The Apollo program was motivated by the Cold War between the United States and its allies and the Soviet Union. At its core, it was a psychological warfare strategy to prove the superiority of western democracy over Soviet communism. It was the ultimate shock and awe campaign, but without bombing or gun fire. Apollo could only be compared to the Panama Canal or the Manhattan Project in its scope and its vision.
Kennedy repeated his call for landing a man on the moon during a speech made at Rice University in Houston on September 12, 1962. He repeated the themes of the Cold War competition with the Soviets, adding references to America’s pioneering past to support the moon landing effort.
“We set sail on this new sea because there is new knowledge to be gained, and new rights to be won, and they must be won and used for the progress of all people. For space science, like nuclear science and all technology, has no conscience of its own. Whether it will become a force for good or ill depends on man, and only if the United States occupies a position of pre-eminence can we help decide whether this new ocean will be a sea of peace or a new terrifying theater of war. I do not say the we should or will go unprotected against the hostile misuse of space any more than we go unprotected against the hostile use of land or sea, but I do say that space can be explored and mastered without feeding the fires of war, without repeating the mistakes that man has made in extending his writ around this globe of ours.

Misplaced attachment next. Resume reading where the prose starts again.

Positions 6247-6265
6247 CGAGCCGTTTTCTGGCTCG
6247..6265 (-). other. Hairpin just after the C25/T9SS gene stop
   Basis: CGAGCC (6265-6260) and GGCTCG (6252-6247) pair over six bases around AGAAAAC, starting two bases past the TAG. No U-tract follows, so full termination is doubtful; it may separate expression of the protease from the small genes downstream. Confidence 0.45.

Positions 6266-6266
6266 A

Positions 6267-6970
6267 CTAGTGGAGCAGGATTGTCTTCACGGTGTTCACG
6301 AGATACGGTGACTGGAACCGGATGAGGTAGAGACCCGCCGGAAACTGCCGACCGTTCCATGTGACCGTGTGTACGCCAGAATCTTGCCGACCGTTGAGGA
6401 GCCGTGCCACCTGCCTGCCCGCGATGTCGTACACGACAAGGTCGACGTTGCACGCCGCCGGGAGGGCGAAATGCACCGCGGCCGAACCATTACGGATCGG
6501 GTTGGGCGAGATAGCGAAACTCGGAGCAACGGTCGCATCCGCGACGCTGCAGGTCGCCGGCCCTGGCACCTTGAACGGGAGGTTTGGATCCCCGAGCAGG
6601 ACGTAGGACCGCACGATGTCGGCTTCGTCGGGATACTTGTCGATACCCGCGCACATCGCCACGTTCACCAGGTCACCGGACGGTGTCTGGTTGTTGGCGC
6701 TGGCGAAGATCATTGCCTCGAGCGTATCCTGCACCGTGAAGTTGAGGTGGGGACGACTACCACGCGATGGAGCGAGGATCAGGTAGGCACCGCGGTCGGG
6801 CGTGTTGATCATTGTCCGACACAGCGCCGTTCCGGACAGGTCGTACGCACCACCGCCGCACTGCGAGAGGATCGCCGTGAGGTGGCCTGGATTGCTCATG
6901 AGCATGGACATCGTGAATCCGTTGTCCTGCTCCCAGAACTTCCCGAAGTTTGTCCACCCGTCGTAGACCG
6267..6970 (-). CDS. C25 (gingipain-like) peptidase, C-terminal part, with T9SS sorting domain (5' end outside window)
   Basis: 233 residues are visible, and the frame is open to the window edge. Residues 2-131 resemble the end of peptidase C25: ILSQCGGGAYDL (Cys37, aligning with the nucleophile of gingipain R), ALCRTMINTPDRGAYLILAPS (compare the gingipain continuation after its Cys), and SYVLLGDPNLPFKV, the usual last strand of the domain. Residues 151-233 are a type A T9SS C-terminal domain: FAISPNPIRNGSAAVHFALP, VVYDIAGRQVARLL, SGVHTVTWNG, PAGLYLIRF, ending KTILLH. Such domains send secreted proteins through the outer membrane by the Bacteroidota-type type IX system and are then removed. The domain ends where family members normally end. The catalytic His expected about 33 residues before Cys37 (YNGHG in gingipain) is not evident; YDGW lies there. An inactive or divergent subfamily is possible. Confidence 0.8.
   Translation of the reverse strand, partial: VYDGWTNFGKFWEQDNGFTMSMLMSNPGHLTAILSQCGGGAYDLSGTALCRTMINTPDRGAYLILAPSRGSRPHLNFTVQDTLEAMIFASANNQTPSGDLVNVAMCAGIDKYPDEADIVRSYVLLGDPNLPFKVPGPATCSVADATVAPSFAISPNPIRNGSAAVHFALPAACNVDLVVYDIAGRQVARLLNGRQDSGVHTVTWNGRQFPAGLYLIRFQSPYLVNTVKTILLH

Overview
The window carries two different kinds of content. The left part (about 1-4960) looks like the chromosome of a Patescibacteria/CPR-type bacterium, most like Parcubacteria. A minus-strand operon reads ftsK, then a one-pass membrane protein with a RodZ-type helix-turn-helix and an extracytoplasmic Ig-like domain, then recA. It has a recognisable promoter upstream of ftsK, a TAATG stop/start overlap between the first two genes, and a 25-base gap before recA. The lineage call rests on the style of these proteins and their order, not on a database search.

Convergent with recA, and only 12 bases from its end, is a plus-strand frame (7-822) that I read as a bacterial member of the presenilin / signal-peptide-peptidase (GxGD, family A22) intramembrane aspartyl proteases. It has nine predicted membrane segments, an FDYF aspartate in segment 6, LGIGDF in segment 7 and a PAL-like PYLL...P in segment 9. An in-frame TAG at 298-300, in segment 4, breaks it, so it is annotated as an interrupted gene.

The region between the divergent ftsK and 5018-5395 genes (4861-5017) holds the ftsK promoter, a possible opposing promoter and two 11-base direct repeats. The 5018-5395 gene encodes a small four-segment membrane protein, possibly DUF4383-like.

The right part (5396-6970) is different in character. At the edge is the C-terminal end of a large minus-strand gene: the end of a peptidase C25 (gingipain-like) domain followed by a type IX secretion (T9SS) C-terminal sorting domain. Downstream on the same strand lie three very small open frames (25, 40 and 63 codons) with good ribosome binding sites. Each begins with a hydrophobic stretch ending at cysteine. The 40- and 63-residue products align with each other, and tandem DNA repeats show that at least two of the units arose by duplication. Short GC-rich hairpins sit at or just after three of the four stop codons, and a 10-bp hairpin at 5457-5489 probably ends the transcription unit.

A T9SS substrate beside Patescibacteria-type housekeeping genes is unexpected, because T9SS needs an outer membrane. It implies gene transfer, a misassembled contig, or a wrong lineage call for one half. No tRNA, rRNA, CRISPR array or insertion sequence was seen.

“There is no strife, no prejudice, no national conflict in outer space as yet. Its hazards are hostile to us all. Its conquest deserves the best of all mankind, and its opportunity for peaceful cooperation many never come again. But why, some say, the moon? Why choose this as our goal? And they may well ask why climb the highest mountain? Why, 35 years ago, fly the Atlantic? Why does Rice play Texas?
“We choose to go to the moon. We choose to go to the moon in this decade and do the other things, not because they are easy, but because they are hard, because that goal will serve to organize and measure the best of our energies and skills, because that challenge is one that we are willing to accept, one we are unwilling to postpone, and one which we intend to win, and the others, too.